It's a strange world in here.
The Tokyo Game Show was once the epicentre of the video gaming world — it's a giant trade show, where video game developers, buyers, industry analysts, journalists and fans swirl in a giant whirlpool of colour and noise. Companies wishing to display their wares set up booths for players to try out their games and ask questions of the attendants.
Big companies dominate the room — the level of noise and the size of the signage at each one seems directly proportional to a company's market share. In front of each booth are scantily clad women — usually representing characters from the game they're spruiking. They smile demurely and pose for photos or selfies with anyone who wants one.
The video gaming industry is enormous. Across the globe each year it rakes in about $US90 billion ($120 billion) and it's getting bigger. This year has seen a major development in the video gaming world. Pokemon Go was downloaded 500 million times onto devices across the world. It brought people who had never played video games before into the market.
aBOVE Picture: A group dressed in costume pose for a photo at the games exhibition. (ABC News: Rachel Mealey)
That game's success has shone a spotlight on the mobile-phone and tablet portion of the video game industry. Many at the Tokyo Game Show think their game might just be the next big thing in the mobile phone market. But it seems for true game enthusiasts, the future isn't just in mobile-based games. All of the hype of this year's Tokyo Game Show is surrounding Virtual Reality gaming, or VR.
Help a schoolgirl with homework or swim with sharks?
While the technology has been around for a few years, it's about to be adopted en masse. Big companies like Sony are about to release their versions of the virtual reality headsets — just in time for Christmas. They'll sell for about $400 and users can plug them in to consoles they might already own.
David Gibson is the games analyst for Macquarie Capital Securities. He says this year's model will start the ball rolling. "This is the first generation and it's a pretty high price, we're going to see another generation in a year or two, it'll be much more affordable for the consumer and therefore there will be a much bigger adoption," he said. "This is just a starting point."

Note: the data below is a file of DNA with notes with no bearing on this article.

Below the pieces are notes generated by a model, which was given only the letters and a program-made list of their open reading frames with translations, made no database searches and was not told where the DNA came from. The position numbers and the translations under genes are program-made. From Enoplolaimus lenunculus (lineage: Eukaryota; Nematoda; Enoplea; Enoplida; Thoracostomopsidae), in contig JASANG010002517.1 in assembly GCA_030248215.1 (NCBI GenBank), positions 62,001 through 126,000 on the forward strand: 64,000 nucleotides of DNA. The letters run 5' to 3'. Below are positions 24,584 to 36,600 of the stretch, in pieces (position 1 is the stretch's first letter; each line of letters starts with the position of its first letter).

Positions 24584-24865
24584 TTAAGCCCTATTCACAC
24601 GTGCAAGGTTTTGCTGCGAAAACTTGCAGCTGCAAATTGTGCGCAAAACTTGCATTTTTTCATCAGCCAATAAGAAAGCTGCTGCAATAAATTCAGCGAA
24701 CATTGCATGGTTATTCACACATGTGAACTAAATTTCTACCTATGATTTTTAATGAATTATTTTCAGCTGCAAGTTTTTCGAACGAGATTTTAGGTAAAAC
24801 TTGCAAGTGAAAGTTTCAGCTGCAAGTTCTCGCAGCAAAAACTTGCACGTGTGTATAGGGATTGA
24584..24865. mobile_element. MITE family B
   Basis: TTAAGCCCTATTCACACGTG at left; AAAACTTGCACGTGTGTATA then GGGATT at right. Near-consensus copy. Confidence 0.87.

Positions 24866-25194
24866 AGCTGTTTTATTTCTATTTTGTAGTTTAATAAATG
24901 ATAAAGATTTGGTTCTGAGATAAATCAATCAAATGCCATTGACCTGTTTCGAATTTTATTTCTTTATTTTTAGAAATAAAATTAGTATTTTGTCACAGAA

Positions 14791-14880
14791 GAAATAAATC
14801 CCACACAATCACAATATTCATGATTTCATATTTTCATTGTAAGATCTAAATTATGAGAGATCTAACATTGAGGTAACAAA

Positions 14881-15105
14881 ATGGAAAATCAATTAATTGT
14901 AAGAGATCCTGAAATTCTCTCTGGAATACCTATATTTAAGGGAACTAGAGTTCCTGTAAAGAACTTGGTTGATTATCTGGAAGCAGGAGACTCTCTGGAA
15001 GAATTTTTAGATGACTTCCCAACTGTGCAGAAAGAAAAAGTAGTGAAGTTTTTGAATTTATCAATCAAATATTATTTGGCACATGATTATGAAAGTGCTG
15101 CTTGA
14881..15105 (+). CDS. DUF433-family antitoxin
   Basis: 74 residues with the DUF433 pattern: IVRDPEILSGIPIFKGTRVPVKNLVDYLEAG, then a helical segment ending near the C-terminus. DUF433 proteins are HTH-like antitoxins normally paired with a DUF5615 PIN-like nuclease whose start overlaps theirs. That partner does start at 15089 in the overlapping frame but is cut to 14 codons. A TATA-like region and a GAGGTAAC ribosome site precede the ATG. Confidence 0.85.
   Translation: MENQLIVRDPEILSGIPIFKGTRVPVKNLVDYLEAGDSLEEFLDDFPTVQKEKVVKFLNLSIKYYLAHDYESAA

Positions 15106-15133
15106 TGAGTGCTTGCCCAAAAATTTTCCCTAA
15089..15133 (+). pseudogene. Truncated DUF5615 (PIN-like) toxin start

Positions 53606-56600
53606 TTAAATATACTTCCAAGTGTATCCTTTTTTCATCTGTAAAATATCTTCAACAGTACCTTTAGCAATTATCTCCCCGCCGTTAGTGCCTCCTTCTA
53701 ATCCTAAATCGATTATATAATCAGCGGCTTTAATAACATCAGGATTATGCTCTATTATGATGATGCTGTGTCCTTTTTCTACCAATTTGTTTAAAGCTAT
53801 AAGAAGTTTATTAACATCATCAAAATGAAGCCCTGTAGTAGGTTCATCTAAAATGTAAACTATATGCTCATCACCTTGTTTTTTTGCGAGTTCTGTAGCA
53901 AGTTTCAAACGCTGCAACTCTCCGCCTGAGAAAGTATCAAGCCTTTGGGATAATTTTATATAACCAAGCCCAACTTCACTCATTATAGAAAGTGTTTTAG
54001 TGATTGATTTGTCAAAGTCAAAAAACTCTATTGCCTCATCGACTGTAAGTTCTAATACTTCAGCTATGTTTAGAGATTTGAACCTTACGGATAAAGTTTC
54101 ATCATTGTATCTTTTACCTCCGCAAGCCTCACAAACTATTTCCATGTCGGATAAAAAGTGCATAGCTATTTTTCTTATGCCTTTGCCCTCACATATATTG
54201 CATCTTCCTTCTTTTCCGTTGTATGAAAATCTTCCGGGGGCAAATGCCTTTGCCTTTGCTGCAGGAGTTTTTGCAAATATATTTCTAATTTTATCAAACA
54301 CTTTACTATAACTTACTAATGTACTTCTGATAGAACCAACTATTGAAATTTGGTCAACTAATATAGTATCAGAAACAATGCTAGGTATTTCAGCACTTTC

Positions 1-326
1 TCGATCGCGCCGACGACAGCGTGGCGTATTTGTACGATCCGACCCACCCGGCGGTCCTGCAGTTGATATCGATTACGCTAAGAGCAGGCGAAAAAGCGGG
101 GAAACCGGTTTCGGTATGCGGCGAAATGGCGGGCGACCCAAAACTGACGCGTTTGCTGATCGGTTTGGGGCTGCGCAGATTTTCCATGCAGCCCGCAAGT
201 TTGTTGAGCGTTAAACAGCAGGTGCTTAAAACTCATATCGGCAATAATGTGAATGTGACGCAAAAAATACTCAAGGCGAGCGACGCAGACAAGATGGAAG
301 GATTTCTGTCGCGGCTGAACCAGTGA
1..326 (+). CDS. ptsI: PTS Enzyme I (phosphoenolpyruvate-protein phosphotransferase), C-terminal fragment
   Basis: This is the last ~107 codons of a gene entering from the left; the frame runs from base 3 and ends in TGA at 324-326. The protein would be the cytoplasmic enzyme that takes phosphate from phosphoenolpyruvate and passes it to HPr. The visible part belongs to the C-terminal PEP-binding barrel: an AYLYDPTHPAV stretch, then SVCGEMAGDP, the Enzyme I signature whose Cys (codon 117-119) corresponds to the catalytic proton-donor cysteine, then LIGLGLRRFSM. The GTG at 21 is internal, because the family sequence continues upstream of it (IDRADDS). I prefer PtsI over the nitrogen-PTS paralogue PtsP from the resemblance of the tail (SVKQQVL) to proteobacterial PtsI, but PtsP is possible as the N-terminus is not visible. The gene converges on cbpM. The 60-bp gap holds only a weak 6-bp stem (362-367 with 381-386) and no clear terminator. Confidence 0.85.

The headsets look big and clunky - but they sit comfortably over a user's head and eyes. They turn everyone who dons them into an instant dag. You can't be cool and wear a VR headset.
The screen inside is not too bright, but immediately gives depth of vision and a sense of a 360-degree view. You can move your head and the picture moves with you. A popular game for the Japanese market is Sony's VR game Summer Lesson. You find yourself in a high-school girl's bedroom and she asks you to help her with her English homework. You have to nod or shake your head to respond.
She comes very close to the screen and you can hear her breathing. Grown men, some who appear to be in their 50s, are lining up to try out the game. It is creepy and disturbing. Other people queue for hours to try out a VR experience inside a shark tank. This is creepy and disturbing too, but in a much more acceptable way.
Brian Ashcraft writes video game reviews for Kotaku, a website with 10 million regular followers. He says virtual reality games have improved since the early days. "To be honest I was kind of jaded about VR, but I've played about 1 or 2 games that have changed the way I've thought about it and if it's done right, it's amazing. If it's done wrong, it makes you sick," he said.